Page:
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Date:   Mon, 8 Jul 2019 14:12:37 -0400
From:   Richard Guy Briggs <>
To:     Paul Moore <>
Cc:     Tycho Andersen <>,
        "Serge E. Hallyn" <>,,,
        Linux-Audit Mailing List <>,, LKML <>,,,,,,, Eric Paris <>,,
Subject: Re: [PATCH ghak90 V6 02/10] audit: add container id

On 2019-05-30 19:26, Paul Moore wrote:
> On Thu, May 30, 2019 at 5:29 PM Tycho Andersen <> wrote:
> > On Thu, May 30, 2019 at 03:29:32PM -0400, Paul Moore wrote:
> > >
> > > [REMINDER: It is an "*audit* container ID" and not a general
> > > "container ID" ;)  Smiley aside, I'm not kidding about that part.]
> >
> > This sort of seems like a distinction without a difference; presumably
> > audit is going to want to differentiate between everything that people
> > in userspace call a container. So you'll have to support all this
> > insanity anyway, even if it's "not a container ID".
> That's not quite right.  Audit doesn't care about what a container is,
> or is not, it also doesn't care if the "audit container ID" actually
> matches the ID used by the container engine in userspace and I think
> that is a very important line to draw.  Audit is simply given a value
> which it calls the "audit container ID", it ensures that the value is
> inherited appropriately (e.g. children inherit their parent's audit
> container ID), and it uses the value in audit records to provide some
> additional context for log analysis.  The distinction isn't limited to
> the value itself, but also to how it is used; it is an "audit
> container ID" and not a "container ID" because this value is
> exclusively for use by the audit subsystem.  We are very intentionally
> not adding a generic container ID to the kernel.  If the kernel does
> ever grow a general purpose container ID we will be one of the first
> ones in line to make use of it, but we are not going to be the ones to
> generically add containers to the kernel.  Enough people already hate
> audit ;)
> > > I'm not interested in supporting/merging something that isn't useful;
> > > if this doesn't work for your use case then we need to figure out what
> > > would work.  It sounds like nested containers are much more common in
> > > the lxc world, can you elaborate a bit more on this?
> > >
> > > As far as the possible solutions you mention above, I'm not sure I
> > > like the per-userns audit container IDs, I'd much rather just emit the
> > > necessary tracking information via the audit record stream and let the
> > > log analysis tools figure it out.  However, the bigger question is how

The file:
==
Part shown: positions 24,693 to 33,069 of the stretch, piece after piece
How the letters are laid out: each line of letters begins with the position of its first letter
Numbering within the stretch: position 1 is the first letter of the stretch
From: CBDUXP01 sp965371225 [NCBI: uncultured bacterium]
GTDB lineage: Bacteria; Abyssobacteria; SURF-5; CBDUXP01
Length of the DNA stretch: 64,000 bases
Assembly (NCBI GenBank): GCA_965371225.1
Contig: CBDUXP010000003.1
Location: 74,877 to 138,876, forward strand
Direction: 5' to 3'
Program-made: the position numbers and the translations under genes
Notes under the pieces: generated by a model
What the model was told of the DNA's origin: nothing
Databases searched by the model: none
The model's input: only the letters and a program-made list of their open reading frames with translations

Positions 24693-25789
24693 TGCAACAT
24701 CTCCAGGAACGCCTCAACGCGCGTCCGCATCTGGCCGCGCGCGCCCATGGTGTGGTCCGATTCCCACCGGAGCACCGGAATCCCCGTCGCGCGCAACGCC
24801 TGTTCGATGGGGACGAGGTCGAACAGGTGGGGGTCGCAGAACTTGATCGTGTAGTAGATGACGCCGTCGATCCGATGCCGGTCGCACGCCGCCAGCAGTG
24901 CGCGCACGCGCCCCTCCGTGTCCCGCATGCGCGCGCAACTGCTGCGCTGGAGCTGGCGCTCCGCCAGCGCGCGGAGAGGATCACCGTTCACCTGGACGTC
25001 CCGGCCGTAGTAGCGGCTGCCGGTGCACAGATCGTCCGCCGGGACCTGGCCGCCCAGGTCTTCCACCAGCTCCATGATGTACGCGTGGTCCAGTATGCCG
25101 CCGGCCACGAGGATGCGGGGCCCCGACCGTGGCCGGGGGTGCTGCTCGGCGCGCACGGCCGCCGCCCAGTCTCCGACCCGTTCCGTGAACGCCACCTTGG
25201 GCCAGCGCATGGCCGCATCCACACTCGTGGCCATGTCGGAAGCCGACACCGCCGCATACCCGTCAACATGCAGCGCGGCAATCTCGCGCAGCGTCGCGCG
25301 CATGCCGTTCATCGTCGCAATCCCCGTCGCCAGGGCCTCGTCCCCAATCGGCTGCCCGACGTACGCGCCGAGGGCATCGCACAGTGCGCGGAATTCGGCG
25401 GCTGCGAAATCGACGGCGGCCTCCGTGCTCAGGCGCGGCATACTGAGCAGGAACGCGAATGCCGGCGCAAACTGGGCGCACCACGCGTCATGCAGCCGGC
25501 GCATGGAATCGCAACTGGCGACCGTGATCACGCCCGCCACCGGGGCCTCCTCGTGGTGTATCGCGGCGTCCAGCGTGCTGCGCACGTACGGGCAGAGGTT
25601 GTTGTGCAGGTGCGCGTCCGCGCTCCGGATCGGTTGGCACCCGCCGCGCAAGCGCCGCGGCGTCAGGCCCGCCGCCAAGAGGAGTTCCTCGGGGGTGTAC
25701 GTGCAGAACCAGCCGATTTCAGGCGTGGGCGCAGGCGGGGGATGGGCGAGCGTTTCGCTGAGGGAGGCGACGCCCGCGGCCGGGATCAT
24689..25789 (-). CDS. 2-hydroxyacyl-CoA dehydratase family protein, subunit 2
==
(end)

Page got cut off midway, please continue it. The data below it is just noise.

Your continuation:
> > > to limit (re)setting the audit container ID when you are in a non-init
> > > userns.  For reasons already mentioned, using capable() is a non
> > > starter for everything but the initial userns, and using ns_capable()
> > > is equally poor as it essentially allows any userns the ability to
> > > munge it's audit container ID (obviously not good).  It appears we
> > > need a different method for controlling access to the audit container
> > > ID.
> >
> > One option would be to make it a string, and have it be append only.
> > That should be safe with no checks.
> >
> > I know there was a long thread about what type to make this thing. I
> > think you could accomplish the append-only-ness with a u64 if you had
> > some rule about only allowing setting lower order bits than those that
> > are already set. With 4 bits for simplicity:
> >
> > 1100         # initial container id
> > 1100 -> 1011 # not allowed
> > 1100 -> 1101 # allowed, but now 1101 is set in stone since there are
> >              # no lower order bits left
> >
> > There are probably fancier ways to do it if you actually understand
> > math :)
>  ;)
> > Since userns nesting is limited to 32 levels (right now, IIRC), and
> > you have 64 bits, this might be reasonable. You could just teach
> > container engines to use the first say N bits for themselves, with a 1
> > bit for the barrier at the end.
> I like the creativity, but I worry that at some point these
> limitations are going to be raised (limits have a funny way of doing
> that over time) and we will be in trouble.  I say "trouble" because I
> want to be able to quickly do an audit container ID comparison and
> we're going to pay a penalty for these larger values (we'll need this
> when we add multiple auditd support and the requisite record routing).
> Thinking about this makes me also realize we probably need to think a
> bit longer about audit container ID conflicts between orchestrators.
> Right now we just take the value that is given to us by the
> orchestrator, but if we want to allow multiple container orchestrators
> to work without some form of cooperation in userspace (I think we have
> to assume the orchestrators will not talk to each other) we likely
> need to have some way to block reuse of an audit container ID.  We
> would either need to prevent the orchestrator from explicitly setting
> an audit container ID to a currently in use value, or instead generate
> the audit container ID in the kernel upon an event triggered by the
> orchestrator (e.g. a write to a /proc file).  I suspect we should
> start looking at the idr code, I think we will need to make use of it.

To address this, I'd suggest that it is enforced to only allow the
setting of descendants and to maintain a master list of audit container
identifiers (with a hash table if necessary later) that includes the
container owner.

This also allows the orchestrator/engine to inject processes into
existing containers by checking that the audit container identifier is
only used again by the same owner.

I have working code for both.

> paul moore


Richard Guy Briggs <>
Sr. S/W Engineer, Kernel Security, Base Operating Systems
Remote, Ottawa, Red Hat Canada
IRC: rgb, SunRaycer
Voice: +1.647.777.2635, Internal: (81) 32635

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